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Research shows 1.97 million federal employees cost $1 million per minute in taxpayer-funded compensation

OpenTheBooks Oversight Report – Mapping the Swamp, A Study of the Administrative State. (Download here)

OpenTheBooks.com – a national transparency organization – has released its study of the administrative state, giving oversight to the 1.97 million disclosed federal employees at a total cash compensation cost of $136 million. The report audited and mapped the 2 million federal salaries and bonuses across America. Search an interactive map by ZIP code.

“We found small and large agencies across the federal government gaming the system for personal gain – and it’s expensive for the taxpayer,” said OpenTheBooks.com CEO and founder Adam Andrzejewski. “Congress should hold hearings to bring transparency to all the information we’re still missing, including performance bonuses and pension payouts. It’s time to squeeze out waste from compensation and stop abusive payroll practices.”

The report shows that the federal government pays its disclosed workforce $1 million per minute and more than half a billion dollars per day. After factoring in another 2 million undisclosed federal employees – at the Department of Defense and on active military duty – the cost would be much higher. Additionally, on average, federal employees receive 10 federal holidays, 13 sick days, and 20 vacation days per year. The report estimates these benefits cost taxpayers $22.6 billion annually.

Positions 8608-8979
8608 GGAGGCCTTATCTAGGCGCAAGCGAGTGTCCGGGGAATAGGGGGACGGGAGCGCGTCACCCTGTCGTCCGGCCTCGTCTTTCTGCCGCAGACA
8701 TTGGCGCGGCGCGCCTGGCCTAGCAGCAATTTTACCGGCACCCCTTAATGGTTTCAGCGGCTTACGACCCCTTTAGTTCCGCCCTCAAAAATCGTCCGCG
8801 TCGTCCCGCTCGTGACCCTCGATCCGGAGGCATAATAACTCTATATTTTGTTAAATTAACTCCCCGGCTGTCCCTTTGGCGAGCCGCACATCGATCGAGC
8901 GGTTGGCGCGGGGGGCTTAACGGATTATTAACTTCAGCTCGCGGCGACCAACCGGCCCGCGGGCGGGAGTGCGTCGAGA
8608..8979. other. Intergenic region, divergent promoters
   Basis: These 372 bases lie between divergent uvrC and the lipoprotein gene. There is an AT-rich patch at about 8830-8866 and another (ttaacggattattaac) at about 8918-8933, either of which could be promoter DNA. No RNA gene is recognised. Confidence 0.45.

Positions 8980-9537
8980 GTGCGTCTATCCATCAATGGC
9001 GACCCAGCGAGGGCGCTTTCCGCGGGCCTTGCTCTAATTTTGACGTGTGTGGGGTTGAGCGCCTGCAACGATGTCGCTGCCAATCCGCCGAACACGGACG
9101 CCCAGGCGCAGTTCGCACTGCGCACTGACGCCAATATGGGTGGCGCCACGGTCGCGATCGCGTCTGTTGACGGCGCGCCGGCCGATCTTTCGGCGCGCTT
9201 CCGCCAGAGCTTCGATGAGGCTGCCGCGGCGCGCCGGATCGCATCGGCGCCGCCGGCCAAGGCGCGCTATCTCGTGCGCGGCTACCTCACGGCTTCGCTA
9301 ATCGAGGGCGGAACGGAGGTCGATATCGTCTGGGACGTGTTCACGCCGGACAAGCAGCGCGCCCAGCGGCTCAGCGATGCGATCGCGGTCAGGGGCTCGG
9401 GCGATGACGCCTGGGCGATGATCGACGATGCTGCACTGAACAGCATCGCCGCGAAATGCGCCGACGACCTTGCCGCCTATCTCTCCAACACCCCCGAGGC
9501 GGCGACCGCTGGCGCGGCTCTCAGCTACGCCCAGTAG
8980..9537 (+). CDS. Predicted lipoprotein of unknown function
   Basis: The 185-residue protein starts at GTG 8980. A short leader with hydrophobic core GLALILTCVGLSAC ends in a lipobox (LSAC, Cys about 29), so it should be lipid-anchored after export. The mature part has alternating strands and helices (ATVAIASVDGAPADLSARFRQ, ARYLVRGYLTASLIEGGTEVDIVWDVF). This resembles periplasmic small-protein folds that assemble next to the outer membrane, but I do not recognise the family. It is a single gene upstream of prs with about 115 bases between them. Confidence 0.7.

The number of highly compensated federal employees is growing. Between fiscal year 2010 and 2016, the number of federal employees making $200,000 or more increased by 165 percent. Furthermore, nearly 30,000 rank-and-file federal employees who received more than $190,823 out-earned each of the 50 state governors. OpenTheBooks suggests there is a new ‘minimum wage’ for federal bureaucrats – at 78 departments and independent agencies, the average employee made $100,000 or more.

The federal workforce is made up of 579 job titles ranging from ‘Book Binding’ to ‘Zoology.’ There are more than 35,000 lawyers. However, just one third work at the Department of Justice. At the Department of Veterans Affairs (VA), there are 3,498 police officers at a total cost of $172 million. Yet, when asked about corresponding crime statistics, the VA was unable to provide any information on the number of crimes or incidents. At Presidio Trust, a small federal agency in San Francisco, the director of human resources received the largest disclosed federal bonus for $141,525. This director is in charge of processing payroll at the agency.

The study raises several important questions that should elevate the nationwide debate on the size, scope, and power of the administrative state. Download and read the entire report here.